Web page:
Maine Audubon led the opposition to LD 807, objecting to the fact the bill “proposes a process that uses industry, rather than our own state biologists to guide the ITP process. There is no assurance that the biological needs of the species will be considered.” Audubon also pointed out flaws in the bill’s requirements that “could be interpreted to conclude that the working group is to develop an ITP for all species covering all activities.” Susan Gallo noted that there is no problem with the current ITP process, and that DIF&W wildlife biologists work well and closely with private landowners and those landowners have cooperatively worked with DIF&W to help protect and restore endangered and threatened species.
As an example, they offered the ITP process for Barrow’s Goldeneye. “This species of diving duck was proposed as threatened in 2007. Some of you may remember the fear that hunters that would be prosecuted for mistakenly shooting a Barrow’s Goldeneye when legally pursuing the aptly named Common Goldeneye. Biological concerns for the status of the species in Maine were significant, so the species was listed as threatened.
“MDIFW promptly developed and issued an ITP for hunting Common Goldeneye, and outreach efforts to hunters on the difference between the two species were increased. Hunters that accidentally kill a Barrow’s Goldeneye suffer no penalty when they report it to MDIFW. Thus, Barrow’s Goldeneye receives the benefits of MESA protection, while waterfowl hunters can continue to enjoy their sport without fear of prosecution.”
DIF&W Commissioner Chandler Woodcock submitted a letter “neither for nor against” LD 640, rather than testify. He wrote, “While the Department has only engaged the Incidental Take Plan provisions of the Maine Endangered Species Act sparingly, it has found the tool to be of general value by adding a component of regulatory flexibility to the environmental review process for those limited cases where a high likelihood of take is deemed unavoidable.”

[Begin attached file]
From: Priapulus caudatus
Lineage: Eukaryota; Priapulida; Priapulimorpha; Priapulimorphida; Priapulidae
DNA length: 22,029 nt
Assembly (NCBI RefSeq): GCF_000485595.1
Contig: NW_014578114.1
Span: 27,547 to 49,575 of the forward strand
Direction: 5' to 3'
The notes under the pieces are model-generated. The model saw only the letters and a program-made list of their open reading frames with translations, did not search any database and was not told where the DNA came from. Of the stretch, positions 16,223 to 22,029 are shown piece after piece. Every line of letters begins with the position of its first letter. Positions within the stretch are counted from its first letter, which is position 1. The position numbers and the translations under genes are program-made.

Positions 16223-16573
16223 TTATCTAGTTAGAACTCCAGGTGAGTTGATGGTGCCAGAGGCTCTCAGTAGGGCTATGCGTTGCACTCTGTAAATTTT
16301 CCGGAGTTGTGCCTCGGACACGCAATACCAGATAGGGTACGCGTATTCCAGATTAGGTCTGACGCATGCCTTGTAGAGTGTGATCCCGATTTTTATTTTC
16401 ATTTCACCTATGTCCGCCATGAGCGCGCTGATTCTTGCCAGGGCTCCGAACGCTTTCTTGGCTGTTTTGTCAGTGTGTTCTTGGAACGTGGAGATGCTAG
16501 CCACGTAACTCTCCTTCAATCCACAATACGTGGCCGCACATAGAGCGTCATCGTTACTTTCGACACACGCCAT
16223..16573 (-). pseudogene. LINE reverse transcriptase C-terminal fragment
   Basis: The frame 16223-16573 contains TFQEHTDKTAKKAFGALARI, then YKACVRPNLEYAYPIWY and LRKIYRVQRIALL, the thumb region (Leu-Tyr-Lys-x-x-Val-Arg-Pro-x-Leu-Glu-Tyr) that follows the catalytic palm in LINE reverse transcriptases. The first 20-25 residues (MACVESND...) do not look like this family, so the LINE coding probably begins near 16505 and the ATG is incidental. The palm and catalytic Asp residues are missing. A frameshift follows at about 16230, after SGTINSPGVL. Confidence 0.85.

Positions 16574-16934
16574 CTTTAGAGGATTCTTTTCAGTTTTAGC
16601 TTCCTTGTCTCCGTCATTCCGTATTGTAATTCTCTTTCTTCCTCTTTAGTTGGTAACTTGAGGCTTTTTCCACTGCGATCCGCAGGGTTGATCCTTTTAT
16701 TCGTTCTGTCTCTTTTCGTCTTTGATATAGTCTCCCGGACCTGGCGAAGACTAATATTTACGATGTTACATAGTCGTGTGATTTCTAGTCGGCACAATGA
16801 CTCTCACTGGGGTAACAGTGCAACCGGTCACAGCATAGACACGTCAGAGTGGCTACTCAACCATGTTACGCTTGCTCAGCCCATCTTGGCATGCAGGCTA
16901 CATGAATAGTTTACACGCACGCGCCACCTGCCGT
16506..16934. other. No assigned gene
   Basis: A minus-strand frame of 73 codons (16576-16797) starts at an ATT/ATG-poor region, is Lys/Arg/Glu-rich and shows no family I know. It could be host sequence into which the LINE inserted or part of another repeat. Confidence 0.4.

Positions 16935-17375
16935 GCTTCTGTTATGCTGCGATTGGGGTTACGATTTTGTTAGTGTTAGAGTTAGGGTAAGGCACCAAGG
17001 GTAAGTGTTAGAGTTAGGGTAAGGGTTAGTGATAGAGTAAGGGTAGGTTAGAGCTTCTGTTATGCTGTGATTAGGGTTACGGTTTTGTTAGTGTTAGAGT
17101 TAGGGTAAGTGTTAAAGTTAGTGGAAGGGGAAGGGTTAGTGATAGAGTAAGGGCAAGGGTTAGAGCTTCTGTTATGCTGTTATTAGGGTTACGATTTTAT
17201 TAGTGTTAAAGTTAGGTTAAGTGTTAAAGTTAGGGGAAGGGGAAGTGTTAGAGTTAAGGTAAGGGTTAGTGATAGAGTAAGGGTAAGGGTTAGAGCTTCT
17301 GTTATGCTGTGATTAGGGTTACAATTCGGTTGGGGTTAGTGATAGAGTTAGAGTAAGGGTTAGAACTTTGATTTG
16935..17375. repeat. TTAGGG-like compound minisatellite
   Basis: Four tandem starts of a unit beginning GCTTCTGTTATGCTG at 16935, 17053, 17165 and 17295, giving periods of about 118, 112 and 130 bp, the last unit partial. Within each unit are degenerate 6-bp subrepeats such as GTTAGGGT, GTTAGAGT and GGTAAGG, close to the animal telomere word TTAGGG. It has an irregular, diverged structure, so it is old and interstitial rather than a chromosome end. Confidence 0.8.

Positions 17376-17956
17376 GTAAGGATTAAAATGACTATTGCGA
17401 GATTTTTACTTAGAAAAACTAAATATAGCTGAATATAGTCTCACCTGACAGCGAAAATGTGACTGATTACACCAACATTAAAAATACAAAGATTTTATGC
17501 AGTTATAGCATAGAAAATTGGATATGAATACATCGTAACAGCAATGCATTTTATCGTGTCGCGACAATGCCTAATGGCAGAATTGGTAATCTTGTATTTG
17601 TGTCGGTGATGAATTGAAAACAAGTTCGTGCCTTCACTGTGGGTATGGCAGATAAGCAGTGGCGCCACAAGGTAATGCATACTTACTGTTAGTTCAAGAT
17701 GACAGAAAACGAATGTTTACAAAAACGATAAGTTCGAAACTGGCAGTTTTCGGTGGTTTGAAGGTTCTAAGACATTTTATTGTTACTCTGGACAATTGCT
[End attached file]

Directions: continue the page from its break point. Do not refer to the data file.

Woodcock also reported, “There have been no enforcement actions for incidental take or other prohibitions due to negligence under the Maine Endangered Species Act since the Act’s inception,” and, “from the thousands of formal project reviews involving state-listed species, approximately 16 formal ‘incidental take permits’ have been developed since the provision was adopted in 1999. “
Woodcock also noted that “no incidental take plans adopted to date… have addressed forestry or agriculture practices. Only one has involved residential development. Most have involved intensive, large-scale development actions including commercial development, energy infrastructure, and aquatic dam maintenance or removal projects.”
All of the Commissioner’s testimony seemed to indicate that there is no need for this legislation.